Fahgettaboudit: What Happens When Right People Say The Wrong Things
There is a pattern emerging in the comment section of posts about “good people behaving badly”. It seems that some people seem obsessed with the idea that people we share some common goals with are beyond reproach.
Richard Dawkins writes off sexual harassment as a worthless First World Problem- people insist that he get a pass. Commenters all over the internet tell us that we can disagree, but politely- and we must- MUST- afford his comments the most charitable possible interpretation. I agree with Dawkins on most subjects- but I find his line of reasoning dismissive and dangerous on this issue. So why am I supposed to give that idea less measured criticism than I give to any other?
We come to respect people because they are uncannily right- so when they get something wrong- do they not equally earn criticism as they have earned esteem?
The faux-pas du jour is now DJ Grothe’s. The President of the James Randi Educational Foundation has handled the issue of harassment at TAM with all the tact of a bull moose courting a chihuahua.
DJ decided to do some classic victim blaming. He suggests that harassment victims “regret” past “sexual exploits”. In other words, he suggested that harassment is not that big of an issue because the people claiming to have experienced it are just feeling guilty for letting their hair down. Some of the bloggers out there have suggested (in no uncertain terms) that DJ is forwarding an offensive and unwelcoming opinion of people who are trying to share their experiences in an effort to make conferences safer and more enjoyable.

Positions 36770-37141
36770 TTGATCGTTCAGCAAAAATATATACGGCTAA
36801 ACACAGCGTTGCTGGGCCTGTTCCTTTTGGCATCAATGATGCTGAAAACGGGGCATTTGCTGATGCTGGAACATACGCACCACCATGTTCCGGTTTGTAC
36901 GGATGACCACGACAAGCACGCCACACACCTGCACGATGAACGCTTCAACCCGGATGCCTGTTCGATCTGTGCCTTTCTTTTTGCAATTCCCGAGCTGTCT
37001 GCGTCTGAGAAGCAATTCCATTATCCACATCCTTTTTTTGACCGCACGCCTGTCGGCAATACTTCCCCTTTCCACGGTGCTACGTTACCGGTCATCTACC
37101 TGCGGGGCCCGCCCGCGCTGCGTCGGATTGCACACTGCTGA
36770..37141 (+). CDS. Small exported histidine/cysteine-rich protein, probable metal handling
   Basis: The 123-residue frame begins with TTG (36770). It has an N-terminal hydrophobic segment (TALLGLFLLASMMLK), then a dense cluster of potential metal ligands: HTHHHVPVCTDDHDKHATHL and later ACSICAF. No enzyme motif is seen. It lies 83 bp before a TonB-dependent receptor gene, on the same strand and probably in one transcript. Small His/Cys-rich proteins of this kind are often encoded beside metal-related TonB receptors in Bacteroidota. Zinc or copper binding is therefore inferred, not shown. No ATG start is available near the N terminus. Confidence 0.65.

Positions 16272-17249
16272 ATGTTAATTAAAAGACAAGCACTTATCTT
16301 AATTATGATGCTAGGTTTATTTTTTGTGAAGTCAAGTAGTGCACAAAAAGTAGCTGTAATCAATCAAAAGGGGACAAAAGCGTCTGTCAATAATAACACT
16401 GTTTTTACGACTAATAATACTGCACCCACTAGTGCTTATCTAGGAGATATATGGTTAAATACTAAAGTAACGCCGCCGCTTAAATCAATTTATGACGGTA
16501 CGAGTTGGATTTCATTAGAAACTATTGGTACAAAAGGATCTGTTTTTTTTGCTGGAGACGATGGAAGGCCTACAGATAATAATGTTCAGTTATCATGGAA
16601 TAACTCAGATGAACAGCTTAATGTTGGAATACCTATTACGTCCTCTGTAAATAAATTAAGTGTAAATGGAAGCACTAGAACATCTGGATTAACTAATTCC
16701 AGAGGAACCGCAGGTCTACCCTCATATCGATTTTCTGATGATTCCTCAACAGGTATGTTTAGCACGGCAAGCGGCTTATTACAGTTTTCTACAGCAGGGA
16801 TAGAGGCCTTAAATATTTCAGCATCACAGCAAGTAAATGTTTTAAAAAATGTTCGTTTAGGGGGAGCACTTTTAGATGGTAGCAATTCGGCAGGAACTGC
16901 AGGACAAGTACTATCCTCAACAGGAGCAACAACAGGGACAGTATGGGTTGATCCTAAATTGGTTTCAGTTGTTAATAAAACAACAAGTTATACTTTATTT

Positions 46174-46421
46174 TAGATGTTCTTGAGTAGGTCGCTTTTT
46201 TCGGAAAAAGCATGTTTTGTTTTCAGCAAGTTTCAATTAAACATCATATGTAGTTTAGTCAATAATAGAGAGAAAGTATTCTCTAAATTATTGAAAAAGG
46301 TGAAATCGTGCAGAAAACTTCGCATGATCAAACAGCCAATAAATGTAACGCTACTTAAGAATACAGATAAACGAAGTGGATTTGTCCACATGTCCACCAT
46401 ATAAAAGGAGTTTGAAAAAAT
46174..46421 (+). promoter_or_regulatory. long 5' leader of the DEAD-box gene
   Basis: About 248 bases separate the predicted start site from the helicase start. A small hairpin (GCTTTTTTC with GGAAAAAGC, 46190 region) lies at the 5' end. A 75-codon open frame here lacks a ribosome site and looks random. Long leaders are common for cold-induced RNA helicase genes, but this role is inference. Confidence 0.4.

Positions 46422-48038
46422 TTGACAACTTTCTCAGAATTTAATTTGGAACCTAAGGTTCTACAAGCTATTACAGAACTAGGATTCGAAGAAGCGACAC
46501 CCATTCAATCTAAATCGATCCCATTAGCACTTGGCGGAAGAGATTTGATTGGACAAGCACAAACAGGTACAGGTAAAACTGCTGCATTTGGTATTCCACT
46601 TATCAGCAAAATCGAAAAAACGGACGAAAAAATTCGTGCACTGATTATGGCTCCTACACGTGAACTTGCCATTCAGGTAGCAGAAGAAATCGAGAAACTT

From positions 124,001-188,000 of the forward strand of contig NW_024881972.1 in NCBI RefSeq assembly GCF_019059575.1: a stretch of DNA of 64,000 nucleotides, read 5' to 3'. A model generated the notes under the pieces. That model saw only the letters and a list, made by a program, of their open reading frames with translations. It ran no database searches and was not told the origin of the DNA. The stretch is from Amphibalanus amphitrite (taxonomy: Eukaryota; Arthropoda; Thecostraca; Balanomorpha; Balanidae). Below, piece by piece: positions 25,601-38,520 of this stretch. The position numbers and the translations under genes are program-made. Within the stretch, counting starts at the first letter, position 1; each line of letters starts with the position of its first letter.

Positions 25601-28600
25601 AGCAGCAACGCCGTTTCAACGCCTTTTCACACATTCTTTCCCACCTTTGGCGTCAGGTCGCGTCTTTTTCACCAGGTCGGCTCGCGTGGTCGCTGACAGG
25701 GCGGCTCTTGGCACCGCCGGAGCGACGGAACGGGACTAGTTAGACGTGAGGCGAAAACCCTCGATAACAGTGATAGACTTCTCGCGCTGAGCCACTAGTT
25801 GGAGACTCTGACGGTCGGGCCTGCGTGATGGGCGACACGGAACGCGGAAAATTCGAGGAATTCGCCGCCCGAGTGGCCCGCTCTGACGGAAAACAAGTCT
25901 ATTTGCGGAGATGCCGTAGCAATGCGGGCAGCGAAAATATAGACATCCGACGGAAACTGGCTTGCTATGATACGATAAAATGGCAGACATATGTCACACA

Once again, the chorus of those who think that certain people deserve a pass chimes in. Why should victim blaming be considered reasonable by virtue of the person who initiates it? Why should I or anybody else give Grothe’s comments the most charitable interpretation when such an interpretation doesn’t even exist? He doesn’t get a pass. He doesn’t get to act like he never said those things. People have a duty to call him to account until he acknowledges his mistake.
Did people call DJ some bad names? Sure. Has he earned most of them? Yep.
Ideas that don’t respect facts don’t deserve respect. Period.
They deserve to be mocked. They deserve to be attacked. They deserve disdain. Measured comments deserve measured responses. Poisonous comments deserve poisonous responses.
So why am I writing a post about this? Because a friend of mine is dealing with a troll over at his blog who is arguing that DJ deserves to be treated with more respect than his actions deserve. Not only that, said troll is arguing that he himself doesn’t deserve to be called a troll- and doesn’t deserve to be banned- because he is Kind of A Big Deal™.